Analysis of accidents involving collision and fire at the bottom of XXX brand evTechnology Sharing | A&S POWER | Jul 03, 2023
The blade battery of a certain company has been a bit troubled this year. It has been burning the car some time ago. I don’t know the specific reason; there are indeed some problems with its whole package integration, but based on the design of lithium iron phosphate cells, these problems have been eliminated. So prominent.
What is analyzed here is a fire accident last year. The fire was caused by the collision and damage to the bottom of the battery pack and the intrusion of water at the same time. It had nothing to do with the battery core itself (not spontaneous combustion).
The vehicle was a taxi. Due to continuous heavy rains from October 7 to 8, 2021, the vehicle waded through water twice. After wading through water, it caused a vehicle failure alarm; then it went to the 4S shop for repairs on the 9th. A fire broke out during the process.
At the time of the incident, smoke first appeared at the bottom of the vehicle, close to the rear wheel. About 2 seconds later, fire first appeared at the right front wheel of the vehicle. After about 80 seconds, a jet-like combustion appeared at the right rear wheel of the vehicle. The fire was brought under control due to timely efforts to put out the fire.
From a comprehensive analysis, the cause of this accident is relatively easy to determine. First, the entire vehicle and battery pack were not completely burned, and traces of fire can be visually observed with the naked eye, which is equivalent to the scene being well preserved;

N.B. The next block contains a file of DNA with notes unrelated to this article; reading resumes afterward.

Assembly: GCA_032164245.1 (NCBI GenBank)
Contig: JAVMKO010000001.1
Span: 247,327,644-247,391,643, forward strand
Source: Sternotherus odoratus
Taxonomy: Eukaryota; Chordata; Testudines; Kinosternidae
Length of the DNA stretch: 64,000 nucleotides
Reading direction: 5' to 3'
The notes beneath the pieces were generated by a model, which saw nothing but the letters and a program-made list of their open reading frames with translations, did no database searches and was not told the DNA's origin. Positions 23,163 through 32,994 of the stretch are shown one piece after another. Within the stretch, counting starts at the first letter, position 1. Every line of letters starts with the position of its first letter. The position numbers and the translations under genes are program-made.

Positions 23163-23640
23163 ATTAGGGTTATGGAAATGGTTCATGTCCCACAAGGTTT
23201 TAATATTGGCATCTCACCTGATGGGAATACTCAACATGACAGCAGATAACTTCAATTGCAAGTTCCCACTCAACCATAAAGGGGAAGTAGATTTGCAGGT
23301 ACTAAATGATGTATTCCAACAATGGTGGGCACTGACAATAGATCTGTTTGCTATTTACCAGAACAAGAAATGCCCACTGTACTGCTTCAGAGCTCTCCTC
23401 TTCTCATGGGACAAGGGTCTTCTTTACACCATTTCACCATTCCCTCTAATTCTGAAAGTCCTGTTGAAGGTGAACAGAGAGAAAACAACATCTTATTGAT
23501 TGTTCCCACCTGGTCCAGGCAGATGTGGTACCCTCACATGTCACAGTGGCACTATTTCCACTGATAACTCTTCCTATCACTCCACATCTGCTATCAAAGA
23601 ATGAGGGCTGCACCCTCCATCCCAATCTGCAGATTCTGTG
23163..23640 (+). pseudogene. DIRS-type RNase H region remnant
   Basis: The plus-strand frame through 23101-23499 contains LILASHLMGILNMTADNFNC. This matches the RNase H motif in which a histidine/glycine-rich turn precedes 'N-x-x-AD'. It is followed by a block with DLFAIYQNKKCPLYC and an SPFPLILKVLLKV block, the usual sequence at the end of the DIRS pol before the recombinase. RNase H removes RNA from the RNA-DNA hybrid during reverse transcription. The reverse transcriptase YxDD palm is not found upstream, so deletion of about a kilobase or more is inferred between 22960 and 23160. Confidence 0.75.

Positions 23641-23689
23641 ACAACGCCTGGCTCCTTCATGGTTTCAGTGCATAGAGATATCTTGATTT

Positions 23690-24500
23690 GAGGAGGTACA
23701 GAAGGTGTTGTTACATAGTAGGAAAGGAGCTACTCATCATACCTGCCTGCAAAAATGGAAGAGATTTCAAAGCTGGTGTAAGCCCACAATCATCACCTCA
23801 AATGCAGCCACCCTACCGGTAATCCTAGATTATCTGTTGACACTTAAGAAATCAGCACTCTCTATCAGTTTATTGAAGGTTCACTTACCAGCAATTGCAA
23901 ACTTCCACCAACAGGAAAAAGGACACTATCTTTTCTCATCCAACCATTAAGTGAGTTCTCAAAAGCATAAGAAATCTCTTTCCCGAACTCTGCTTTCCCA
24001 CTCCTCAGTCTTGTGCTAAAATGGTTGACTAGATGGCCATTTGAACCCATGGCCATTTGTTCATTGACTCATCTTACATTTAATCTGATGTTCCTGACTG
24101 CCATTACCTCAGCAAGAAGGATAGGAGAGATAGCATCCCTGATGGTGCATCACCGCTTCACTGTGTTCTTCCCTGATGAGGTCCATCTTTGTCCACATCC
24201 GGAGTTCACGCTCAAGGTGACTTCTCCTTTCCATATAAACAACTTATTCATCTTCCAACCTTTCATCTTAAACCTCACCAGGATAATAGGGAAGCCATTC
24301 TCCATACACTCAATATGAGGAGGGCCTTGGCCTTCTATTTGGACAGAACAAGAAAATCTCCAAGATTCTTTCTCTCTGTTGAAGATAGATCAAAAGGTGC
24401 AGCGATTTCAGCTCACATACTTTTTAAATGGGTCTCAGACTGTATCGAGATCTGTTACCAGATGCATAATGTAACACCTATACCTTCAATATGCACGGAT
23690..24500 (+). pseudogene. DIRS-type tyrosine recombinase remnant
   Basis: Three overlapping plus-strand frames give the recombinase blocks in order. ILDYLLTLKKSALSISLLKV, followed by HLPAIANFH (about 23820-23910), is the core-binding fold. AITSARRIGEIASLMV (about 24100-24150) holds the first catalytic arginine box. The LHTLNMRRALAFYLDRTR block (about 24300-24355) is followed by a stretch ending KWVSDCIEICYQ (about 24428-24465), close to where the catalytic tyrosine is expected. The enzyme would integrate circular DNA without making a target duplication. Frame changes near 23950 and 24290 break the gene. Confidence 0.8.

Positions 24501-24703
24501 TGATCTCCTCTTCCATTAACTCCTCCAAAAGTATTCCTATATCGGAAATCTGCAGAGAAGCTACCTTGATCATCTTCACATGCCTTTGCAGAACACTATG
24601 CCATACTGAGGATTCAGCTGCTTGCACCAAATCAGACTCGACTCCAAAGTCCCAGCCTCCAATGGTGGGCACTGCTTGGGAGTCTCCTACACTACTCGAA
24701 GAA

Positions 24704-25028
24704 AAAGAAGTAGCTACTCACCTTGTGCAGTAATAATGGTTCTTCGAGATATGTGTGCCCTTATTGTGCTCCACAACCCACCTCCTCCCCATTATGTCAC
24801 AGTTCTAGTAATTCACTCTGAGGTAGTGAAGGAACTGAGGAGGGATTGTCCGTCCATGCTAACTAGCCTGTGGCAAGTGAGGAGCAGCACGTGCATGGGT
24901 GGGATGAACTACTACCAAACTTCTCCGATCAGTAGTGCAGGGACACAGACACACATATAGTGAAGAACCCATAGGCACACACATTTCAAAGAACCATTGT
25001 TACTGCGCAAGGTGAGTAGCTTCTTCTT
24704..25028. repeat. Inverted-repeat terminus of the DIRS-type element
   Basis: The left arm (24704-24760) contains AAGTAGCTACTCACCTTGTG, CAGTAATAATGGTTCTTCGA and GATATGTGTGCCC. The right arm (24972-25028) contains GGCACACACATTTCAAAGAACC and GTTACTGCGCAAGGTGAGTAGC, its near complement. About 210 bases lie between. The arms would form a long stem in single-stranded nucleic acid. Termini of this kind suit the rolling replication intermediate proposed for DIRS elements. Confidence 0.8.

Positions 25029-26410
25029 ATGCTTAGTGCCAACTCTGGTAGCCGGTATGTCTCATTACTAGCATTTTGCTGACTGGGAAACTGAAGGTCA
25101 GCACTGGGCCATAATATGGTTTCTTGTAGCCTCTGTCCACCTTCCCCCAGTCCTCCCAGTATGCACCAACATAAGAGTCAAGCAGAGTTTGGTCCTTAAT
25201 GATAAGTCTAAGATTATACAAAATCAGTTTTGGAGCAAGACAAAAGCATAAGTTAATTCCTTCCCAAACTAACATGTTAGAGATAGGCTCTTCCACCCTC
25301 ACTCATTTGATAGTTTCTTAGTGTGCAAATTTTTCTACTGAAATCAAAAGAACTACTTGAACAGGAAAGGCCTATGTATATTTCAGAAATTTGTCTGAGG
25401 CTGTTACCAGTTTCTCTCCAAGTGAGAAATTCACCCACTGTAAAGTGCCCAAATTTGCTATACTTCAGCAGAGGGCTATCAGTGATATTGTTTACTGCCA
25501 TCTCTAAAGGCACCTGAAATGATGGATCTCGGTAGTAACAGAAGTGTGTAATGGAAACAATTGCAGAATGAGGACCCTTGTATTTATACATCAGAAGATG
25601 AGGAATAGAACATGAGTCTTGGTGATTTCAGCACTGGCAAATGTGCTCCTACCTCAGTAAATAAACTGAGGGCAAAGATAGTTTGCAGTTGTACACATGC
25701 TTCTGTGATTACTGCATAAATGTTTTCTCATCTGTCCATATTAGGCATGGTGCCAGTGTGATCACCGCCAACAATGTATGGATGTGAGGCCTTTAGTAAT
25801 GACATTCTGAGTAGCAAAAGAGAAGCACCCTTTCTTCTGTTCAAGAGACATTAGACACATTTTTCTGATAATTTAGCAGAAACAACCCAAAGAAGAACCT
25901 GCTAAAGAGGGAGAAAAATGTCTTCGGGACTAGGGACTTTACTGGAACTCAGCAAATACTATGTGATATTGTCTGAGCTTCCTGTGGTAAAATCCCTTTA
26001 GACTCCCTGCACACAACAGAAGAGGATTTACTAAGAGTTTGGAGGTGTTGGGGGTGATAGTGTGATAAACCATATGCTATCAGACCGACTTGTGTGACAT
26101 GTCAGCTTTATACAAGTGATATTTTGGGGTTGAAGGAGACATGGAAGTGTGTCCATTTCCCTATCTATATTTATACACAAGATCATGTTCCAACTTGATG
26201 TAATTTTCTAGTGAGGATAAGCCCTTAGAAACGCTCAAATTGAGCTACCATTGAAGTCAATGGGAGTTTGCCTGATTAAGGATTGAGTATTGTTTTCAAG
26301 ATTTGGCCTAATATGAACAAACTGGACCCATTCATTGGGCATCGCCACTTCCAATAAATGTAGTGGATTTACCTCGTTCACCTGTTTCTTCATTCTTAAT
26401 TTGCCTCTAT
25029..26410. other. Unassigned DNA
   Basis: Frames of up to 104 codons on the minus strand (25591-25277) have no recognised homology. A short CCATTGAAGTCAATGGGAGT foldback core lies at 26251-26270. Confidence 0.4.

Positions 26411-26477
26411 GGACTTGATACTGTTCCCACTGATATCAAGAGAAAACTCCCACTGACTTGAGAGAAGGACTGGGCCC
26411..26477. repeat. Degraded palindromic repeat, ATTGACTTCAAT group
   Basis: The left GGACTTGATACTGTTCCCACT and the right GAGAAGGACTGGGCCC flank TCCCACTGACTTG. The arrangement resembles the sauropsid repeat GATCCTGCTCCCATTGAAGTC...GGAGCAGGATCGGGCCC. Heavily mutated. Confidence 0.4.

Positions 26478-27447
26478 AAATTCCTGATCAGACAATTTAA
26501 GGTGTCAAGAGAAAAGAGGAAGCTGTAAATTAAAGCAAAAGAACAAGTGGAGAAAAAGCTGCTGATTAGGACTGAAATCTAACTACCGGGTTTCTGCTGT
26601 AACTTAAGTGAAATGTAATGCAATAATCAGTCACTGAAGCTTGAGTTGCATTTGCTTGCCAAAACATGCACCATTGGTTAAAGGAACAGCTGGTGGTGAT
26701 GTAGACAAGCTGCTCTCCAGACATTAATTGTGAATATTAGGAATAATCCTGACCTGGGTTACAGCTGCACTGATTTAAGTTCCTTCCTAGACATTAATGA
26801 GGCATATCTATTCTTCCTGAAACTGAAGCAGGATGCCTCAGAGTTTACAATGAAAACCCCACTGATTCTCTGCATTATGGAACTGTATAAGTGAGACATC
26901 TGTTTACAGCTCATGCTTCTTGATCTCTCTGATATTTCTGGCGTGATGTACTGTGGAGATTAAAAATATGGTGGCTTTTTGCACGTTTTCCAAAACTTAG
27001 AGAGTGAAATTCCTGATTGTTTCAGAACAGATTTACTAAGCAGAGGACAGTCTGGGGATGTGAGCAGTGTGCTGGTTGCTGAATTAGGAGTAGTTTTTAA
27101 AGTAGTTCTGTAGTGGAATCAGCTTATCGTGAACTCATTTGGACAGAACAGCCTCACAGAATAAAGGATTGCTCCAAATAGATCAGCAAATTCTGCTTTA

Second, it is supported by backend big data, which can connect the entire process of the incident.
Let’s focus on the physical level analysis first:
The first thing I discovered was that there was an obvious hole in the bottom guard plate of the battery pack (made of composite material, not metal). The diameter of the hole was about 15mm, about 230mm from the rear end of the battery pack, and about 200mm from the right side.
There are slight traces of burning and carbonization near the hole, which can be basically determined to be caused by the thermal runaway flames of the battery pack behind it, and the formation of the entire hole should be caused by the impact or puncture of the battery pack by the road.
Judging from the open flames that burned during the accident, this should be the place where the second flame erupted, so there were burn marks around the bottom guard.
When you open the battery pack, you can find that the front end, where the PDU is located, has its main aluminum bar blown out, indicating that the insulation at this location was destroyed first, and then an external short circuit occurred, and the large current caused the fuse there.